Manning asking to go home
Former Prime Minister Patrick Manning sat up for the first time yesterday, three days after he was enfeebled by a stroke, and asked about the nation’s plans.
And he clearly voiced his readiness to go home, his wife, Hazel Manning, said last evening.
Manning’s relatives held a press conference to give an update on his medical condition at his San Fernando East constituency office yesterday.
“Today I visited him all morning and I got from doctors very positive responses. He sat up on his own, he spoke, he asked to go home and doctors had to convince him that he could not go home,” Hazel said.
Manning asked doctors at the San Fernando General Hospital for an explanation of what was happening to him. He was assured his condition was improving and he would be able to resume his normal lifestyle within three to six months, he was told.
Hazel recalled her husband complimented her cooking shortly before he suffered the stroke on Monday night.
“He was not angry, he said ‘this food tasting good boy’,” she said.
Holding back tears, Hazel thanked the nation, doctors and nurses at the hospital for their prayers and concern. She thanked the politicians for “genuine concern and sincerity”.
“There was an incident where politicians have gotten a sense that we are not happy, but that is not the case. We have never been in a situation like this and it is a little distressed and tense and you have to excuse us,” she said.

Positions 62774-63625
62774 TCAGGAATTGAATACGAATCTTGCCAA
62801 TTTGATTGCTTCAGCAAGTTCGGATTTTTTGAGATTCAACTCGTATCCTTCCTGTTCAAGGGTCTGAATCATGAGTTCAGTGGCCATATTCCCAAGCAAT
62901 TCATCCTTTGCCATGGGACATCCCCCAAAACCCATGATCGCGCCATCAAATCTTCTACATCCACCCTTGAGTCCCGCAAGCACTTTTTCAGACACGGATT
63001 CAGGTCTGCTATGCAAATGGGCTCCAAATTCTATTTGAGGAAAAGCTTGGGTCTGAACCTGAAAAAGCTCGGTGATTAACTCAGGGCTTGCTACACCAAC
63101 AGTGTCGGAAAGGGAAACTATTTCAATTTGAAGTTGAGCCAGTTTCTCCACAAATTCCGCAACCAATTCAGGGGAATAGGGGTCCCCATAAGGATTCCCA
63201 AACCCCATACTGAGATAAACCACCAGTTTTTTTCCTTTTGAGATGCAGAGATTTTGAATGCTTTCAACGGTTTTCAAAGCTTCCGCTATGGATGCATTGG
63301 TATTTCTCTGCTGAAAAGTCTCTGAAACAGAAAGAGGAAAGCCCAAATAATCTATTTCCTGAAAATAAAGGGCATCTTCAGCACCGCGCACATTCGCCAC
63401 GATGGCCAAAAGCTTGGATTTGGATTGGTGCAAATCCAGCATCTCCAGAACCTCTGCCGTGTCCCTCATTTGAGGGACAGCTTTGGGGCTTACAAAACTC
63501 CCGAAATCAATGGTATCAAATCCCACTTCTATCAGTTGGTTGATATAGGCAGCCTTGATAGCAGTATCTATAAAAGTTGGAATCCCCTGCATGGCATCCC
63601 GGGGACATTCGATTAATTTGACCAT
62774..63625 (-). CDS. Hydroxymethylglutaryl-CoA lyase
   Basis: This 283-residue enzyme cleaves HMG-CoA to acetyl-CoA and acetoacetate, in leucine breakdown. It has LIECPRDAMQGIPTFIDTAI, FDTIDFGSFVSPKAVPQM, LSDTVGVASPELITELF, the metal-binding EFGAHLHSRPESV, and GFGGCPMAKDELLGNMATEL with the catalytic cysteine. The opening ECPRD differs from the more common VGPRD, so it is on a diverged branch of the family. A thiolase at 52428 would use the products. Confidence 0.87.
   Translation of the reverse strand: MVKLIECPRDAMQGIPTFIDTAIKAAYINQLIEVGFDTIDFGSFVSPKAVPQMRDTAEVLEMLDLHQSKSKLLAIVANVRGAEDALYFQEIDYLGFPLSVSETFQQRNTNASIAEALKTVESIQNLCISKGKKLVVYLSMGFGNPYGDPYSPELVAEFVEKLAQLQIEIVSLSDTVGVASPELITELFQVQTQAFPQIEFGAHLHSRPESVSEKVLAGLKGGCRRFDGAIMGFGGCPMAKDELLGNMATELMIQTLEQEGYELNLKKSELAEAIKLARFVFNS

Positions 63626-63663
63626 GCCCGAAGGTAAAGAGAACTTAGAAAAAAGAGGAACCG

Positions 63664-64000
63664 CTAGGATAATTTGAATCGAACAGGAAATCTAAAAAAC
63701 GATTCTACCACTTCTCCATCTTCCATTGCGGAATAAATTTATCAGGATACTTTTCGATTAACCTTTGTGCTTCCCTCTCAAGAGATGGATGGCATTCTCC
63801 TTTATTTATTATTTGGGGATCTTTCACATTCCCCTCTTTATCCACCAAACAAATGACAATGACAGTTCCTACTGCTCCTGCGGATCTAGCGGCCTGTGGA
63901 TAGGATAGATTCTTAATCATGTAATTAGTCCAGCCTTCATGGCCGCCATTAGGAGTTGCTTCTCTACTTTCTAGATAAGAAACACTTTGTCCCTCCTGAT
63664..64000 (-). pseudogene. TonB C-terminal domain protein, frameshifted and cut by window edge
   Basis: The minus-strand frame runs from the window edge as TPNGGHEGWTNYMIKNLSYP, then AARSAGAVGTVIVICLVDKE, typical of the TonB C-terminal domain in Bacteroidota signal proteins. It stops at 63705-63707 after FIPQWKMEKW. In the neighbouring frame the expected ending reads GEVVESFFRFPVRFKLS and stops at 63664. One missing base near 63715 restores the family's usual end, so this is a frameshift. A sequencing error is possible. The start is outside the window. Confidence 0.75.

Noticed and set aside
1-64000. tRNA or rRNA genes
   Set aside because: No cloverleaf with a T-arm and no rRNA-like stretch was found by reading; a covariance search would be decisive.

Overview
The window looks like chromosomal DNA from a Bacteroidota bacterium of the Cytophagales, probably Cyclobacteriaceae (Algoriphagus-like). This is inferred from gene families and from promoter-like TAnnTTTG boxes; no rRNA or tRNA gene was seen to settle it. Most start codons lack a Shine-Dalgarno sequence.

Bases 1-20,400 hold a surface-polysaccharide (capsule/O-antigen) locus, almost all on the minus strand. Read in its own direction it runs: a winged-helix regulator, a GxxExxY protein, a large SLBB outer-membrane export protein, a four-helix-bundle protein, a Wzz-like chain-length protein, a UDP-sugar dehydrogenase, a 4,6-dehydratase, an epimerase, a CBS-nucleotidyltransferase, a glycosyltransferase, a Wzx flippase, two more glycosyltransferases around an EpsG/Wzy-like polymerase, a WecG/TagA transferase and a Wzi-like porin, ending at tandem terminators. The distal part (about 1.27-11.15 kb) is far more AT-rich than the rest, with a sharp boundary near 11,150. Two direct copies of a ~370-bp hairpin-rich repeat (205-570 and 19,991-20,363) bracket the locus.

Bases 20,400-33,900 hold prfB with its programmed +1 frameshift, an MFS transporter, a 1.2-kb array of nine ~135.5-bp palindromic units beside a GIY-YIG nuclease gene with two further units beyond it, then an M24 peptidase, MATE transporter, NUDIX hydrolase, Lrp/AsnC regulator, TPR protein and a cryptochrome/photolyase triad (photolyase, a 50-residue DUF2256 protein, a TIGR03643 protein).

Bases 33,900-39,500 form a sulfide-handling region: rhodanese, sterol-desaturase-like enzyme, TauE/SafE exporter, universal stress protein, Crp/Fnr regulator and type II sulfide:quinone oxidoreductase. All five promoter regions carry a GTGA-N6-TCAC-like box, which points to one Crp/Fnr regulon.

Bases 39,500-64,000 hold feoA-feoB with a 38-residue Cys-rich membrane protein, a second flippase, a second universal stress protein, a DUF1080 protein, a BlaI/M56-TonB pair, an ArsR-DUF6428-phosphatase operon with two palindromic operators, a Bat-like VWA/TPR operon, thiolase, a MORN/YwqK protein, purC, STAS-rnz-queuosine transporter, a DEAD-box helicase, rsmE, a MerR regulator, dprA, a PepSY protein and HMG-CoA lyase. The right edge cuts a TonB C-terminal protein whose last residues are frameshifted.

Manning’s staff at his constituency office and supporters have been keeping prayer vigils nightly. “The doctors have been visiting my husband almost every hour and it is really very emotional to see the concern and dedication. There is one nurse who has been there for 16 hours,” Hazel said.
Dr Petronella Manning-Alleyne, the former prime minister’s sister, gave a medical explanation of what happened to her brother.
“The cause was a clot and blood tests have determined that the anticoagulants or medication my brother has been taking to prevent his blood from clotting, the value was too low, and it did not do its desired effect and it is as simple as that,” she said.
Dr Lackram Bodoe, chairman of the South-West Regional Health Authority (SWRHA), issued a statement on Manning’s medical condition yesterday stating that Manning’s condition was improving.
“He is in good spirits and seems able to understand spoken language and is reacting appropriately,” the release stated.
Bodoe stated the medical team was conducting further investigations and all appropriate treatment including physiotherapy was being administered.